Sofka Skipwith-Stories of Women Who Rescued Jews During the Holocaust
Russia, United Kingdom
Sofka Skipwith (née Dolgorouky) was born 1907, in St. Petersburg, Russia, the daughter of Prince Peter Alexandrovitch Dolgorouky of St. Petersburg, Russia. Her grandfather, Prince Dolgorouky was Grand Marshal of the Imperial Court and a descendant of the founders of Moscow. As an ex-Russian refugee, she lived both in England and France with her husband Leo Zinovieff, who was from another exiled Russian family. They had two sons, Peter and Ian. In 1937 Sofka divorced her husband and married Grey Skipwith, an Englishman, who was killed in 1942 on active service with the Royal Air Force. Their son, Patrick, was born in 1939.
When the French army was defeated in June 1940, Sofka was in Paris; she was arrested by the Germans in November 1940, together with other British citizens who were now enemy aliens. At first they were all imprisoned in barracks in Besançon, a civilian internee camp. In May 1941, all the British subjects, numbering 400, were sent to Vittel detention camp. Sofka was released in July 1944, in the exchange of prisoners between Britain and Germany.
In the beginning of 1943, 280 Polish Jews holding Latin American passports or visas, arrived in Vittel from Warsaw. Some of these passports were forged or had been received through consulates in Switzerland and other countries without the authorization of the Latin American governments. Sofka was deeply moved by the tragic stories she heard from the Jewish prisoners and she decided to try to help them.
“The thing that struck us about these newcomers was their air of sleep-walkers. They appeared dazed. They spoke little, never seemed to smile, walked slowly in the park, as though nervous of doing wrong,” Sofka wrote in her autobiography ‘Sofka, an Autobiography of a Princess’ (1968).
She and Madeleine White (later Steinberg), another detained British citizen, tried to help these Jews as best as they could. They also maintained regular contacts with the French Resistance, who provided fake documents, which Sofka distributed to Jewish youth in Vittel.
On April 3, 1943, Sofka managed to insert into a toothpaste tube a list of names of the Jews, holders of the South American passports in the camp. It was delivered to the French partisans, destined to reach Lisbon and the western diplomats so that it would be guaranteed that these Jews would be protected from deportation. To the list were added details about the tragic situation, emphasizing the urgent need to act quickly through diplomatic channels.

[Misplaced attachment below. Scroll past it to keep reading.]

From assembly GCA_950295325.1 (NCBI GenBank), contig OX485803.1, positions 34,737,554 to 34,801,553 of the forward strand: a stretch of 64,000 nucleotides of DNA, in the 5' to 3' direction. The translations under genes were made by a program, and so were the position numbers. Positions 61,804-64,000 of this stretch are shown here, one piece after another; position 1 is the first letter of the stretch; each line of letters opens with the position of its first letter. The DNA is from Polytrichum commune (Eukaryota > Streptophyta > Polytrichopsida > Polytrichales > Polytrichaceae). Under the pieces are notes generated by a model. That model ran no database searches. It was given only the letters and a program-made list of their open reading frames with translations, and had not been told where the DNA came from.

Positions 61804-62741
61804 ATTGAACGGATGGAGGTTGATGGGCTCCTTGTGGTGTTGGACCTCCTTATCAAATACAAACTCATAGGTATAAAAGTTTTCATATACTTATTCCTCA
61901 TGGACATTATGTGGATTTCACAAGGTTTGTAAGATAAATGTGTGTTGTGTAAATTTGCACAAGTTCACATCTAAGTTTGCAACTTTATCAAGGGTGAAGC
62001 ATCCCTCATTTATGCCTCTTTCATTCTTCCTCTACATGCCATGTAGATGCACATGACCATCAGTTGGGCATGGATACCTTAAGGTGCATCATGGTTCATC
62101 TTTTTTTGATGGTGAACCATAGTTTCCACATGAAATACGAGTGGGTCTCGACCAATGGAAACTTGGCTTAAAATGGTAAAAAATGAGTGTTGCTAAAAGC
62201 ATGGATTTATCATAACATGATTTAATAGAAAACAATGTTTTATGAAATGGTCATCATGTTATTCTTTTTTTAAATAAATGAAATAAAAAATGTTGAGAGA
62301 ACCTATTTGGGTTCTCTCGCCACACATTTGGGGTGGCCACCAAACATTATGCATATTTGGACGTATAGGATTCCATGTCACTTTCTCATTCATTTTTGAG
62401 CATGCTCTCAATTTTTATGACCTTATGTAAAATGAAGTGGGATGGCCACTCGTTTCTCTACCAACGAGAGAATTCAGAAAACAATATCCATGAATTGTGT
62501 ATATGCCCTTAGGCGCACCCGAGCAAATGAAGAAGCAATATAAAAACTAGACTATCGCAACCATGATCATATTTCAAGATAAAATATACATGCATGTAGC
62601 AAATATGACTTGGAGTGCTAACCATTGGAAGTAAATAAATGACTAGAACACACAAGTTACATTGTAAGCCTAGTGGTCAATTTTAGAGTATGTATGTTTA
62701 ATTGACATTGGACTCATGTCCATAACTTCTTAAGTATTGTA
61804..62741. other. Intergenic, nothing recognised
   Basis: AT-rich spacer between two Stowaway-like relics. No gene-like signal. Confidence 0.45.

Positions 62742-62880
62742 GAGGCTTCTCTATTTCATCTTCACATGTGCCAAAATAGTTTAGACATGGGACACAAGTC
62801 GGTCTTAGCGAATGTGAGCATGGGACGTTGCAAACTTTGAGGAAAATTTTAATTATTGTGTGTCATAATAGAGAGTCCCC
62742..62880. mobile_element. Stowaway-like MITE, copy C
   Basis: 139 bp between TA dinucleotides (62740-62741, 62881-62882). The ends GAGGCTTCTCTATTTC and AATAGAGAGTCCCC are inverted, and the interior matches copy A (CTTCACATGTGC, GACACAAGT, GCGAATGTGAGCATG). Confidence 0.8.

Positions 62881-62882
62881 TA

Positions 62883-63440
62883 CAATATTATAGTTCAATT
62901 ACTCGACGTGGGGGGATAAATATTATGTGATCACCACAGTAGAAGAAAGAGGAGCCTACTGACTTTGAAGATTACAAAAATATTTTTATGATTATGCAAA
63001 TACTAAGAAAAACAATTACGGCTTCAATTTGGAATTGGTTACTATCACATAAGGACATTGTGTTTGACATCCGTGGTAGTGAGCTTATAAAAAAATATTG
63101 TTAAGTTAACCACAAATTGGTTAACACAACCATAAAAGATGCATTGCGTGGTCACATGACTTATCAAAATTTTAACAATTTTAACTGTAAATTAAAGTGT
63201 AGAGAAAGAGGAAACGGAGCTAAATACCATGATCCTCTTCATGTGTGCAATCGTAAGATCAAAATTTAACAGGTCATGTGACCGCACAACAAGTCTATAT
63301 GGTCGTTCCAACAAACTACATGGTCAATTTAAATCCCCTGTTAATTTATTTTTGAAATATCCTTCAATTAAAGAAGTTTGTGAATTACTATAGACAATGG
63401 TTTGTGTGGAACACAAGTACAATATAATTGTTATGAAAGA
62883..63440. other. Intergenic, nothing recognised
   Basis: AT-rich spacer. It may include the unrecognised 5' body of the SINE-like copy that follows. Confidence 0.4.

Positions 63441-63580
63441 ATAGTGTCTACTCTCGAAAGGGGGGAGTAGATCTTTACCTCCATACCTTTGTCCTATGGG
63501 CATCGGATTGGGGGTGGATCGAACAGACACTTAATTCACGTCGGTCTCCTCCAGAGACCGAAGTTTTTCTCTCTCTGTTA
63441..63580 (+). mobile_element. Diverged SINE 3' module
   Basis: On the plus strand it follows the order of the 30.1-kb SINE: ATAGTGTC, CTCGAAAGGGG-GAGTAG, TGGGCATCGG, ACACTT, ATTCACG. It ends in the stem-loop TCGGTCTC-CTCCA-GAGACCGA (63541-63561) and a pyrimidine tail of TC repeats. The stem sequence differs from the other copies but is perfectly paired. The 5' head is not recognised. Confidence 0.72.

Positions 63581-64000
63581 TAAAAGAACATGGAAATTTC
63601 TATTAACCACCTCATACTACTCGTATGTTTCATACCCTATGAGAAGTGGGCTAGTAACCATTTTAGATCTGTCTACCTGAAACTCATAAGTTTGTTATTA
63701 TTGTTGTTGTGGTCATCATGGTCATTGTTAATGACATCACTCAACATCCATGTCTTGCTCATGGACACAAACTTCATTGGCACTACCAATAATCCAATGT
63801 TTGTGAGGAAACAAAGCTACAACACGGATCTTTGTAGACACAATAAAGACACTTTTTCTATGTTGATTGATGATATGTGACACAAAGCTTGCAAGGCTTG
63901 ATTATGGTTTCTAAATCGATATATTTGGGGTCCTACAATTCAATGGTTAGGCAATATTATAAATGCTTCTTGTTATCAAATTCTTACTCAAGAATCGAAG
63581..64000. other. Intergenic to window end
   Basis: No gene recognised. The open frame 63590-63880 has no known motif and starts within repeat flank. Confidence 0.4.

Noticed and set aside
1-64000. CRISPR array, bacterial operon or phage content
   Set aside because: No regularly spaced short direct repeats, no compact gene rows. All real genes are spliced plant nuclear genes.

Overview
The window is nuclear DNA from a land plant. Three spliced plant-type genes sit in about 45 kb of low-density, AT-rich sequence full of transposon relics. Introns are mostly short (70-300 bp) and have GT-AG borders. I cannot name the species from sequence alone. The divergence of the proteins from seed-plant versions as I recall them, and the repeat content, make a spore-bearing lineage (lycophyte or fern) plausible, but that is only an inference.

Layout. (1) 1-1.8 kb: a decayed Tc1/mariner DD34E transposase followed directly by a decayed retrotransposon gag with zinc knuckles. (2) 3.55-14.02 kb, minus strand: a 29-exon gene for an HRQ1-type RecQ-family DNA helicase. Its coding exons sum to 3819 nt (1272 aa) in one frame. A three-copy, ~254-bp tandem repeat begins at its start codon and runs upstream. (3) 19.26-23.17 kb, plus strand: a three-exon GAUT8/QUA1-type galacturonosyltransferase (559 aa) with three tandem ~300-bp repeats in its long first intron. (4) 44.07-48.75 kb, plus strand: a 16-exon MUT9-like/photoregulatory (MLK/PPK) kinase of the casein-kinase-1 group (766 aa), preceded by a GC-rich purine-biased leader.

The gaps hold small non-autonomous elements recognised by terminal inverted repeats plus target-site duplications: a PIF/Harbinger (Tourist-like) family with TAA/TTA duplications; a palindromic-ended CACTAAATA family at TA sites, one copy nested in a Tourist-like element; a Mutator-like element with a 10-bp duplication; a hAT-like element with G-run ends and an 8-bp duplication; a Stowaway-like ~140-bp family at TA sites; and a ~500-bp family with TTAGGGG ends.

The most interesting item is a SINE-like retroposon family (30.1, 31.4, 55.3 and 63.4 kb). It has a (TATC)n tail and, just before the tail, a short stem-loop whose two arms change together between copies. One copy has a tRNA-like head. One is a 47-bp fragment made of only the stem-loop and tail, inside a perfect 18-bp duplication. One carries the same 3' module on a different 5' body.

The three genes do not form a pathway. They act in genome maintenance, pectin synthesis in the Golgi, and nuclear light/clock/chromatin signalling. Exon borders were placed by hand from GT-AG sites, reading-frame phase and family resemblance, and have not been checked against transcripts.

In January 1944 the Germans began checking the validity of the Latin American passports held by the Jewish prisoners at Vittel. They came to the conclusion that the passports were invalid, and as the Latin American governments themselves did not recognize these papers, the bearers of the documents were now in mortal danger of deportation to the death camps.
An attempt was made to obtain valid papers for them, but unfortunately, when the needed certificates arrived in Vittel, it was too late. At the end of April and in August 1944 all but 60 of the Jews were deported in two groups from Vittel via Drancy to Auschwitz-Birkenau. Sofka could do little to help the deported Jews and became a shocked witness to their departure from Vittel.
“The Poles knew only too well what that train indicated. To us ‘deportation’ was just a word… we were incapable of imagining the tortured skeletons later to be associated with the camps. But they had seen,” she wrote in her autobiography.
After the first deportation of the Polish Jews, Sofka and Madeleine used their contacts to the resistance movement to arrange getting a number of children out of the camp. They managed to save the life of a Jewish baby. The mother had been taken from the hospital, but the baby was left behind. Fearing that it would eventually be taken, the two women smuggled the infant out of the camp.
On June 14, 1998, Yad Vashem recognized Sofka Skipwith as Righteous Among the Nations.